Only in Washington, DC could a lack of technological know-how be a positive thing. In a city where people prefer to vote for charismatic politicians over intellectuals, White House cybersecurity coordinator Michael Daniel sees his lack of expertise as a selling point.

"Being too down in the weeds at the technical level could actually be a little bit of a distraction," he told Gov Info Security. "You can get enamored with the very detailed aspects of some of the technical solutions. And, particularly here at the White House ... the real issue is to look at the broad, strategic picture and the impact that technology will have."

Daniel, who describes himself as “not a coder” is an unlikely appointed official to oversee the White House’s national cybersecurity strategy and policy. Most senior policy makers, as Vox observes, have advanced degrees in the fields they operate in. The surgeon general is a medical doctor, the attorney general has a law degree, and the head of the federal reserve has a degree in economics. And honestly, would we trust them as much if they didn’t?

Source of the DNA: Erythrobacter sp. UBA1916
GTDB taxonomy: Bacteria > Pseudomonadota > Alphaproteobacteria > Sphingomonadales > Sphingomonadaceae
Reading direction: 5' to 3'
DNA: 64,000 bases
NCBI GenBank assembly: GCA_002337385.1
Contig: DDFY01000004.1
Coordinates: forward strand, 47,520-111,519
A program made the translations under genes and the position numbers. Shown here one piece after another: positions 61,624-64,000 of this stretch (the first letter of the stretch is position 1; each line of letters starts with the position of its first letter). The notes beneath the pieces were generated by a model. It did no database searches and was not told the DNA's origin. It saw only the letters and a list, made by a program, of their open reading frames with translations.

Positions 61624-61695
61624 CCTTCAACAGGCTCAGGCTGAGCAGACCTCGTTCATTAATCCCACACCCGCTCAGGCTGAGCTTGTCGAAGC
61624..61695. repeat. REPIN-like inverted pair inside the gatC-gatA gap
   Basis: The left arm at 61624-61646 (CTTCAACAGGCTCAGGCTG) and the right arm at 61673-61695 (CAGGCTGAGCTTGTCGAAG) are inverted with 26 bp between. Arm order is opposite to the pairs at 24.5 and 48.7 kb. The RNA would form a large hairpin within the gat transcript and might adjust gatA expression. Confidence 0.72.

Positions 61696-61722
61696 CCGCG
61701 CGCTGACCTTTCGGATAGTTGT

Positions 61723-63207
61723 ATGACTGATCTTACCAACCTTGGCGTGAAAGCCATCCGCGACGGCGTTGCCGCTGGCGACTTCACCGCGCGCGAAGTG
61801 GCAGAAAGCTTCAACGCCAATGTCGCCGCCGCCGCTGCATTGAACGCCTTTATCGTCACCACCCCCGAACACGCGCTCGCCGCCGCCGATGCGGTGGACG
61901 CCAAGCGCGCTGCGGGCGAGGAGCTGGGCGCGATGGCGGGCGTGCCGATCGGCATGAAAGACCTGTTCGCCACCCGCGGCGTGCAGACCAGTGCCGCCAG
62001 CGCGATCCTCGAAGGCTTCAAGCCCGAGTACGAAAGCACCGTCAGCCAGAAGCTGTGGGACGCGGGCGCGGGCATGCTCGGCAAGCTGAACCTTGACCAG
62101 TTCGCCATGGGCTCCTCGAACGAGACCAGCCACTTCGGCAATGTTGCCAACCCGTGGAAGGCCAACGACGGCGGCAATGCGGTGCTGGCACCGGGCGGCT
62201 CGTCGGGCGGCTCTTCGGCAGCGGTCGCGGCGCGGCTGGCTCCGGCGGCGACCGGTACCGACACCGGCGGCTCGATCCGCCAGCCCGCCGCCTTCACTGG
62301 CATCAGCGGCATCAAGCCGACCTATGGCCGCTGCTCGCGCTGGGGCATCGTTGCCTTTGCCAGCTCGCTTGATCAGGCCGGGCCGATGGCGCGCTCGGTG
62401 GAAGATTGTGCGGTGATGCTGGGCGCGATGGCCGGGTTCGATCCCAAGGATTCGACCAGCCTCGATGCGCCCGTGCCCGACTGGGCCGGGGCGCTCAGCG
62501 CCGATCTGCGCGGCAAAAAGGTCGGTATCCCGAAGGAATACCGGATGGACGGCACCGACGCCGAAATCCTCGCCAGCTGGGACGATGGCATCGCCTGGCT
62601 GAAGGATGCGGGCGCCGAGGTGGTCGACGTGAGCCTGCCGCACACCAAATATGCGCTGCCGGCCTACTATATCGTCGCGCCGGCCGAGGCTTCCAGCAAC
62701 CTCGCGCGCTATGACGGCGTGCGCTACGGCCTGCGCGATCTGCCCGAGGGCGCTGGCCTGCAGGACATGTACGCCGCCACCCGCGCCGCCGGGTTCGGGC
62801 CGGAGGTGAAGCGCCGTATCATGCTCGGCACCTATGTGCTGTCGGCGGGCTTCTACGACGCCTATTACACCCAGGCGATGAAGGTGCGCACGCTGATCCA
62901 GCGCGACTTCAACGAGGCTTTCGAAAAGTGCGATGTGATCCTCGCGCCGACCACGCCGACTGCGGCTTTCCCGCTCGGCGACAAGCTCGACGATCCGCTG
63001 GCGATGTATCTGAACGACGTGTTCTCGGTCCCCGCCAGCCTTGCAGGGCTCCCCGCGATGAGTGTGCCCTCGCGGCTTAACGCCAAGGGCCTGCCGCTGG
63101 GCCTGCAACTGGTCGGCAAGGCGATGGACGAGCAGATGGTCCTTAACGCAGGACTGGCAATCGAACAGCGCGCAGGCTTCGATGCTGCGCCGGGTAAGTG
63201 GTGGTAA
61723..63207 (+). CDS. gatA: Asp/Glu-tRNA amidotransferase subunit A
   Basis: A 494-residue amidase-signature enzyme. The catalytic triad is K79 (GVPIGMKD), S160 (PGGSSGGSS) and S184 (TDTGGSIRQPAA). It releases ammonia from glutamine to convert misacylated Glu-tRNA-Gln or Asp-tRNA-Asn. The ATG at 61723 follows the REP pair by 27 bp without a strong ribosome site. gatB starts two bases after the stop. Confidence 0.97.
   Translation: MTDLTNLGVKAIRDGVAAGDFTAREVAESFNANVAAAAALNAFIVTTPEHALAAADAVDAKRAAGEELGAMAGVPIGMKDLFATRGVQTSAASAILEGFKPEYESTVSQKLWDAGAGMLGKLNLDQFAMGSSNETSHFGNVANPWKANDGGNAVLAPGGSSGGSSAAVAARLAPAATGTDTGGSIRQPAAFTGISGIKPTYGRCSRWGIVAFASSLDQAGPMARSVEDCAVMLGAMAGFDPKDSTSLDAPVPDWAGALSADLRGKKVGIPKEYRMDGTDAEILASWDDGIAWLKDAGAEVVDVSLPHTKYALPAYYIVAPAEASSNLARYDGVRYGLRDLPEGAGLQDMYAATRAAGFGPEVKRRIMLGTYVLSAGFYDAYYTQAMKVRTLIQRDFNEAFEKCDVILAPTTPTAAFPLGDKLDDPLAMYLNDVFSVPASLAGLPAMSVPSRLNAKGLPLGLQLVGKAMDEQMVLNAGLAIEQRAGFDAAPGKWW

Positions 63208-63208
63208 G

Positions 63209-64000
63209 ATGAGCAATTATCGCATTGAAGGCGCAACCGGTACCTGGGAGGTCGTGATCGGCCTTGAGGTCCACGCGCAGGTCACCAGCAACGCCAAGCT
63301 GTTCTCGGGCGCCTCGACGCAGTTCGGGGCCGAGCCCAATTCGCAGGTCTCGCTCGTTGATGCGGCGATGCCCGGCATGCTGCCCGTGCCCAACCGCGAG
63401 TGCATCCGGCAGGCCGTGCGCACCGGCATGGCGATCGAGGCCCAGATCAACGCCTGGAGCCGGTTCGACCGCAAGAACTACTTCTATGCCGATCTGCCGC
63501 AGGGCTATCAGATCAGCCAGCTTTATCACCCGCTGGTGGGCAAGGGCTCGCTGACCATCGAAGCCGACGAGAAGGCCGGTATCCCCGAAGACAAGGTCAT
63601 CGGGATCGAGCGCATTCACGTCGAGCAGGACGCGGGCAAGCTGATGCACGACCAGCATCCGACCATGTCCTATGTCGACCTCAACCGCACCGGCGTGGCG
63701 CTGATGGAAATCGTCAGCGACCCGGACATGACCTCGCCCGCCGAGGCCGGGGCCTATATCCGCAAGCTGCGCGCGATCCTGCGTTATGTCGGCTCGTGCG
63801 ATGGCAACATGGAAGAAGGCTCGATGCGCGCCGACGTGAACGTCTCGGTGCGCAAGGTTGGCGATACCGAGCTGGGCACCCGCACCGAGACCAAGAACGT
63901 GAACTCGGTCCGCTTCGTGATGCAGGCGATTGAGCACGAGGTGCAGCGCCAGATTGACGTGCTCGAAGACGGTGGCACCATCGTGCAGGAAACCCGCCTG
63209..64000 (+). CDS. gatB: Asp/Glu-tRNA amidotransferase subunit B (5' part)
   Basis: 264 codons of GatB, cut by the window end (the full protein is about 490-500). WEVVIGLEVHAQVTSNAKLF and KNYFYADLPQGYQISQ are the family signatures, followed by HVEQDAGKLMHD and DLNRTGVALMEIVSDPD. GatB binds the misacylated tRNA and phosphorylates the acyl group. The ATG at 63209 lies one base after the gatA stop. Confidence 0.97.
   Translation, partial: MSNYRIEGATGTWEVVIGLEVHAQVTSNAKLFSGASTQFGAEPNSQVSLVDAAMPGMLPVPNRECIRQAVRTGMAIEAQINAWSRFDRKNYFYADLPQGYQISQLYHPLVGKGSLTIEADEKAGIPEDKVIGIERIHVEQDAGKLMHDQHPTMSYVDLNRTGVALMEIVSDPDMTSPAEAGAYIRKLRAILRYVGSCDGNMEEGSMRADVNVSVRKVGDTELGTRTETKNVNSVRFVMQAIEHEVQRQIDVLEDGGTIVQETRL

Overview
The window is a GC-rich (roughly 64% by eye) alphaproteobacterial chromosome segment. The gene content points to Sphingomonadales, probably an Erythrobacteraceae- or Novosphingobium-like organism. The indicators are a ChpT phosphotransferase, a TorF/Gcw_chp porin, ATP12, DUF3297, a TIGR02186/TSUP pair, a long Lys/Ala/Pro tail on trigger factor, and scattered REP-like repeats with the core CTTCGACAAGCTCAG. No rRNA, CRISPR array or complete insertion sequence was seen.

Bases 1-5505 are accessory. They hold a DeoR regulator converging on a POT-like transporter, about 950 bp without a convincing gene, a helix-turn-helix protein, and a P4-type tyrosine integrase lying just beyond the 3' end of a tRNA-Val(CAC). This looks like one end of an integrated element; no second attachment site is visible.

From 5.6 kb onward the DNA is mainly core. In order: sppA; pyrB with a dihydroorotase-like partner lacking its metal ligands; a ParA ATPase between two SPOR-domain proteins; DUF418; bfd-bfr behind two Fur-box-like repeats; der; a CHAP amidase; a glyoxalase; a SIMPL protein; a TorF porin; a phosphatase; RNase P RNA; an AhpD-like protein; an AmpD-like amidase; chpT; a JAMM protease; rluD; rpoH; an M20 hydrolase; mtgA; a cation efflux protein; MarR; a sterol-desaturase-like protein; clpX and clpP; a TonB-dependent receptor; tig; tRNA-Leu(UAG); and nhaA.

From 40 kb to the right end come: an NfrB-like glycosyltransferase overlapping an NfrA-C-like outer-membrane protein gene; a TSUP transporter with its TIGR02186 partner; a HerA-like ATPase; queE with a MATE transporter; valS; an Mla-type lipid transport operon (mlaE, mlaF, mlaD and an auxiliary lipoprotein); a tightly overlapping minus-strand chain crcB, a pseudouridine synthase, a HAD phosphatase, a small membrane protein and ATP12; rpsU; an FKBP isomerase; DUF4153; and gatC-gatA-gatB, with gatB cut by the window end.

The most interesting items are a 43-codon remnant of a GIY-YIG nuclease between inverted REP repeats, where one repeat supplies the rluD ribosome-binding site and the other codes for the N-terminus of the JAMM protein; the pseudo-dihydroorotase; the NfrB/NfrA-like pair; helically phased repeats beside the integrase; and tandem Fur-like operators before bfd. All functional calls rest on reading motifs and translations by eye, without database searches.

In his own words, Daniel has a degree in public policy, but says he has little experience in programming or protecting computer networks from attacks. We can trust him to make policy, but probably not as the one in charge during a national cybersecurity emergency.

The situation echoes that of Federal Emergency Management Agency (FEMA) coordinator Michael D. Brown. It wasn’t until Hurricane Katrina that it came out that Brown had inadequate experience in disaster management and was forced to resign after his botched handling of the situation.

It would take a cybersecurity equivalent of Hurricane Katrina to put Daniel’s skills to the test, but let’s hope it doesn’t come to that.

Photo of Michael Daniel courtesy of CSIS

Categories: Technology

Femur on Mars: The Leg Planet

Gizmodo UK - Fri, 2014-08-22 16:00